Green Shoe Foundation

 

Written by Ian Jayne in the June 2018 Issue

Green Shoe Foundation

5 Days to a Better Future

Green Shoe Foundation offers five-day retreats for participants to address past experiences and create better futures.

Whether it’s a divorce, struggling family member, death or loss, or difficulty reconciling past issues, the retreat aims to work through all kinds of past trauma. 

Sometimes, you need a fresh start, a time to hit the pause button and reassess. Green Shoe Foundation, founded in Oct. 2015, provides a space to safely explore and work through past events in order to break destructive cycles and pave a better path for the future. 

“My goal was to deal with some of my trauma that I didn’t even realize, and how I still lived in that cycle,” said a local business owner and participant.

Located at 609 S. Kelly Ave., Suite B2, Green Shoe Foundation offers a five-day retreat program led by professional counselors and therapists, for those 21 and older. The retreats run from Mon. – Fri., 8:30 a.m. – 5:00 p.m., and a returnable $475 deposit is required.  All materials are included; participants can bring their own lunch or order from Green Shoe’s menu. 

“We really want to overcome any barriers or burdens that people might have to attending a Green Shoe retreat, because we feel like it could benefit almost everybody to do this,” said Jeanean South, Executive Director. 

Essential to Green Shoe’s transformative process is its definition of trauma as “anything less than nurturing.” Whether it’s a divorce, struggling family member, death or loss, or difficulty reconciling past issues, the retreat aims to work through all kinds of past trauma. Green Shoe retreats draw from family systems theory to help individuals recognize patterns and cycles of behavior that have shaped their lives. Such self-awareness can help participants do healing work and make healthier choices in the future, South said.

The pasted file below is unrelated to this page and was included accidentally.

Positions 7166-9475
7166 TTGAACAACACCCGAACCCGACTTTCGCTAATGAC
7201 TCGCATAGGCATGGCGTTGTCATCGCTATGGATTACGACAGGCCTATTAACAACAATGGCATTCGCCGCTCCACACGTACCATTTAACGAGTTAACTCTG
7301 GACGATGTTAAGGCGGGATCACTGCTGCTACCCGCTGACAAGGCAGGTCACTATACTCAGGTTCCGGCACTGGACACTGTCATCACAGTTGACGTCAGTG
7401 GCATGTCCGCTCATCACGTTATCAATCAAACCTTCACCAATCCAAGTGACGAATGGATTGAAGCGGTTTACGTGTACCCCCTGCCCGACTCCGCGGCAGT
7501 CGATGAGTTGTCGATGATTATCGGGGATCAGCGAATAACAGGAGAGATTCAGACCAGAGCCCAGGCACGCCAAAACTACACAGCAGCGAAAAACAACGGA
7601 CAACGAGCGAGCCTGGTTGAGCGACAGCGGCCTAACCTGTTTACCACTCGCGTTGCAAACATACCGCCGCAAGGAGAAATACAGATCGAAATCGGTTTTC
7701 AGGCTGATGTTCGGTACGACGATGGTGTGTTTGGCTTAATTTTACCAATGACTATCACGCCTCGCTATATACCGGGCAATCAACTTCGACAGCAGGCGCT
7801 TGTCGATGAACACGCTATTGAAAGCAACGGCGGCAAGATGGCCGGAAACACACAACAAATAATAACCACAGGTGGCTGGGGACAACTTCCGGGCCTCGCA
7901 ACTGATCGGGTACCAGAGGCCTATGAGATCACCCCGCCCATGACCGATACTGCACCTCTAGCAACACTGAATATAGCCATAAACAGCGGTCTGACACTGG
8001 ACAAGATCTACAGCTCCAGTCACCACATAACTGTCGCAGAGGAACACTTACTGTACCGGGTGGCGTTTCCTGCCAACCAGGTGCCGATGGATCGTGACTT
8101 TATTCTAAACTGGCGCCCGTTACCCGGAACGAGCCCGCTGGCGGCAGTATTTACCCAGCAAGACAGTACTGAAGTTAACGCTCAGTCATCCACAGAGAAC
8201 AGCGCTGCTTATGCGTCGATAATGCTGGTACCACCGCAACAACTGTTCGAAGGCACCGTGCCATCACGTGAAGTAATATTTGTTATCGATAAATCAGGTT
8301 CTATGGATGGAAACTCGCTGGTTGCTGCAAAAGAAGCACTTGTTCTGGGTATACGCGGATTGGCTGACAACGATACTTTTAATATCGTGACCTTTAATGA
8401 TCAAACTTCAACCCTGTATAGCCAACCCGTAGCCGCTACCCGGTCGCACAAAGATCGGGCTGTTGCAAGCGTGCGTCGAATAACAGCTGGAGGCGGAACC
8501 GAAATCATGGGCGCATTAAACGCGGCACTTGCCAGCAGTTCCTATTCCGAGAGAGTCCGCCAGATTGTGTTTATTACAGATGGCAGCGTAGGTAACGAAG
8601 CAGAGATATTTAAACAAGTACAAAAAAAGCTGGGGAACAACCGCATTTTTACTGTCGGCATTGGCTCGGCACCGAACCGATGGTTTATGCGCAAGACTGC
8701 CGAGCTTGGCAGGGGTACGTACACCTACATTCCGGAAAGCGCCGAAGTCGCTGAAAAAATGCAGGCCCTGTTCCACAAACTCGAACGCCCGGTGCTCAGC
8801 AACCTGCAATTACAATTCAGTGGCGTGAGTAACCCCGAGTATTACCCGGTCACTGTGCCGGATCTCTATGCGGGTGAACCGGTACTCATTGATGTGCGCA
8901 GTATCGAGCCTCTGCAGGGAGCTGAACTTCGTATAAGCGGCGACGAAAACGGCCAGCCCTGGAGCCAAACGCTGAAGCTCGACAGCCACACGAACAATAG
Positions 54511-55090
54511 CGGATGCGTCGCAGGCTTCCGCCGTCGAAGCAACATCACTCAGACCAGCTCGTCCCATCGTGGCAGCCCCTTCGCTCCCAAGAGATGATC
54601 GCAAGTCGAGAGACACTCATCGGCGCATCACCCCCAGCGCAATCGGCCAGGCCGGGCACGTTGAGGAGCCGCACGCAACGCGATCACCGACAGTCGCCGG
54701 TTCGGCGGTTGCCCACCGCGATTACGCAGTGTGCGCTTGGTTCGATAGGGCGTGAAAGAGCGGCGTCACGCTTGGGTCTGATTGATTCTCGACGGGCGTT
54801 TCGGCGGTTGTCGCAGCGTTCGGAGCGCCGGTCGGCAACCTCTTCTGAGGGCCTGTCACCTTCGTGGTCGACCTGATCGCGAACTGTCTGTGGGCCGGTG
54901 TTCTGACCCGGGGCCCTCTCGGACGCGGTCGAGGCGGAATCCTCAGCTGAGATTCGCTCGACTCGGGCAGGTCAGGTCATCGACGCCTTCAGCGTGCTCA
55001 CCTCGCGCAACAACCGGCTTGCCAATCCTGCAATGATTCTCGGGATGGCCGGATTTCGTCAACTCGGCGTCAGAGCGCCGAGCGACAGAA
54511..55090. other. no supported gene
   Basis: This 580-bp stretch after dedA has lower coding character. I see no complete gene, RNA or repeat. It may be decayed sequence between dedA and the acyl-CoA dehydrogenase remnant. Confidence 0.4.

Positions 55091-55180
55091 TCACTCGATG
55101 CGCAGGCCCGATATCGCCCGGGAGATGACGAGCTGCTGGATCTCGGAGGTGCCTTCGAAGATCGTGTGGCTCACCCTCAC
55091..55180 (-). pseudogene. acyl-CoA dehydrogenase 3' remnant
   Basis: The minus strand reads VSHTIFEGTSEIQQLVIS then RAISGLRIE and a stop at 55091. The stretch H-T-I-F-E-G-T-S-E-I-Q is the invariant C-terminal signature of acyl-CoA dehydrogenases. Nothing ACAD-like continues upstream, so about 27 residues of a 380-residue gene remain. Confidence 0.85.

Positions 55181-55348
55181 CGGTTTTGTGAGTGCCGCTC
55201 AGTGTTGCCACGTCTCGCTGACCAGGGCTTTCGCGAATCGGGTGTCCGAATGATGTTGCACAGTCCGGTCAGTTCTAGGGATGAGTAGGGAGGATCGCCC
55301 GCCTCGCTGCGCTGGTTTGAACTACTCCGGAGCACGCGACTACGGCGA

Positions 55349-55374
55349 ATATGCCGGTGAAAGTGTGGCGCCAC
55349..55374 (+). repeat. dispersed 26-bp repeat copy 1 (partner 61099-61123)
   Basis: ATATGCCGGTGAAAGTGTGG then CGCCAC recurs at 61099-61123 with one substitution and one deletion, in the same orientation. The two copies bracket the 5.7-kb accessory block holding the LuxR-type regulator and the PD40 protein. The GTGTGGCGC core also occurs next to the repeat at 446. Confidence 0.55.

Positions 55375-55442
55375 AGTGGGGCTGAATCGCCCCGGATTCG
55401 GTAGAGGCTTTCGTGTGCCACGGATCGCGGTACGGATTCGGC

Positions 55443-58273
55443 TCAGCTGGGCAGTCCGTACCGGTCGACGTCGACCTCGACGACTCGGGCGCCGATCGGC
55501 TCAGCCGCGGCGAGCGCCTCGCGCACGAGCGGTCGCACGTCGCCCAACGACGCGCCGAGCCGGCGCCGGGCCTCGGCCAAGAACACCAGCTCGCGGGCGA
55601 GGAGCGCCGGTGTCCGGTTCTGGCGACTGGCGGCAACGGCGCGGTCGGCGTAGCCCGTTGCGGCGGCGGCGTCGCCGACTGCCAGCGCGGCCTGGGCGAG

“A lot of times, when something significant happens in our life… it triggers back to those earlier experiences,” South said. “By addressing the earlier experiences, we create a lot more solid foundation going forward to increase the probability of having much more successful, joyful lives.” South said that it can sometimes be difficult to see how past events have shaped behavior, but that the week provides a lot of “a-ha” moments for participants. 

“You actually go through the process of confronting it and having a perspective and a connection in your mind that you are now an adult,” said the participant, whose therapist had suggested the retreat. The participant found that stress from work could negatively affect relationships with family, but the Green Shoe retreat provided ways to break this cycle. 

“When I start recognizing that I’m going through a stressful experience, I start to put myself in a realization that this is not life-ending; it’s real, but you can deal with this,” the participant said. “It’s quite an amazing place to give you a sense of tools, and that’s what I really have been looking for.” 

Since its first retreat in the summer of 2016, Green Shoe has had more than 300 participants come through its program, according to South. Among the most transformative program elements are improved communication and parenting skills, a stronger feeling of self-worth and the ability to set healthy boundaries, said South. 

In order to more effectively serve the community, Green Shoe Foundation has recently purchased land on 63rd St. and Broadway Extension to build a new retreat center. 

Green Shoe aims to create the conditions for both personal and collective transformation. “The goal for the future is really to be able to share this model and experience, even outside of Oklahoma,” South said. 

Visit www.greenshoe.org for more information. 

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